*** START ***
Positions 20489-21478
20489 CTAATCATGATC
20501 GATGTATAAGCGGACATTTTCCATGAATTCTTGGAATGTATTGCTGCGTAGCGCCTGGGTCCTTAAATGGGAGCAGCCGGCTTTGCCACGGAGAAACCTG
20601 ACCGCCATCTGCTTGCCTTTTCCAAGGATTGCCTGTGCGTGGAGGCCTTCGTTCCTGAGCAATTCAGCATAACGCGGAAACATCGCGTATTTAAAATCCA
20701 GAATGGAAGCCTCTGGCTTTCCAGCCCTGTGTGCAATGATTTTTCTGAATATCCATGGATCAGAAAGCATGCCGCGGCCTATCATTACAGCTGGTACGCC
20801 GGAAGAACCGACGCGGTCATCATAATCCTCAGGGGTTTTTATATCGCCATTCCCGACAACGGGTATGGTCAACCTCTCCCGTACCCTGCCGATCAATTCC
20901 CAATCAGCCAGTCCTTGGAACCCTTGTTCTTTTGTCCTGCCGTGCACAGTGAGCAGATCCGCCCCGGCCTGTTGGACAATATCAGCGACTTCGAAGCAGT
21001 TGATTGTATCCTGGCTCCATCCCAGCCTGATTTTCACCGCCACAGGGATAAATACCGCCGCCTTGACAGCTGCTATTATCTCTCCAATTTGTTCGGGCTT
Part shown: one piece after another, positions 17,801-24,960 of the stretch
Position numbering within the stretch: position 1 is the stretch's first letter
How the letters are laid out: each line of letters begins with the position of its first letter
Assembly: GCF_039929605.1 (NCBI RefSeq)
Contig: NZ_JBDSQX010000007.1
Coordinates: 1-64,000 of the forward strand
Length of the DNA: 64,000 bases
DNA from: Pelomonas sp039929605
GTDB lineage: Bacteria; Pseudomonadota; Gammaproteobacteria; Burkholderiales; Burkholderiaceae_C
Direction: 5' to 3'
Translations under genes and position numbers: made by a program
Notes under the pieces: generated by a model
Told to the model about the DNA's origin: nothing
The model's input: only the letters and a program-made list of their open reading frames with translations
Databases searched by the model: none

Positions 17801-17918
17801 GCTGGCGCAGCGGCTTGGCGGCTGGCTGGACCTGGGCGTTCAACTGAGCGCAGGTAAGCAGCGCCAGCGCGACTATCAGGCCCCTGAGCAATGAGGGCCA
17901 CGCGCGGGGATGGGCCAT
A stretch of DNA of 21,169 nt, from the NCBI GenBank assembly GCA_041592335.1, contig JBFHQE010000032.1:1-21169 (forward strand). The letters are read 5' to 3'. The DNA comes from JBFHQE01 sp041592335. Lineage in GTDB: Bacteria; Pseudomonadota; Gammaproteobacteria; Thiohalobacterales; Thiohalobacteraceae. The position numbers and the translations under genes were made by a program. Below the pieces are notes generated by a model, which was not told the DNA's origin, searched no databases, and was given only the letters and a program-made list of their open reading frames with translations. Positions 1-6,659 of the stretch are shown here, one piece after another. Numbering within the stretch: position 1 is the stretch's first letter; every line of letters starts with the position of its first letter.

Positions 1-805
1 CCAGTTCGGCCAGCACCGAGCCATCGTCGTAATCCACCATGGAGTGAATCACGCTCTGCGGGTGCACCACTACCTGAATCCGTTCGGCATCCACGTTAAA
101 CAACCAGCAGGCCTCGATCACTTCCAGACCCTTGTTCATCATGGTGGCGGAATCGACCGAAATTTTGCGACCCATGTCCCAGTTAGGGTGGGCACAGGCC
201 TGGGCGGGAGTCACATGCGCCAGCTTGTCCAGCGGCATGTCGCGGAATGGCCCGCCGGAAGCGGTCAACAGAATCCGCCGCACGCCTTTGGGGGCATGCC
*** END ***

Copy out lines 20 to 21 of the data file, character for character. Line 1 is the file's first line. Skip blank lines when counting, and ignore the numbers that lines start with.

Notes under the pieces: generated by a model
Told to the model about the DNA's origin: nothing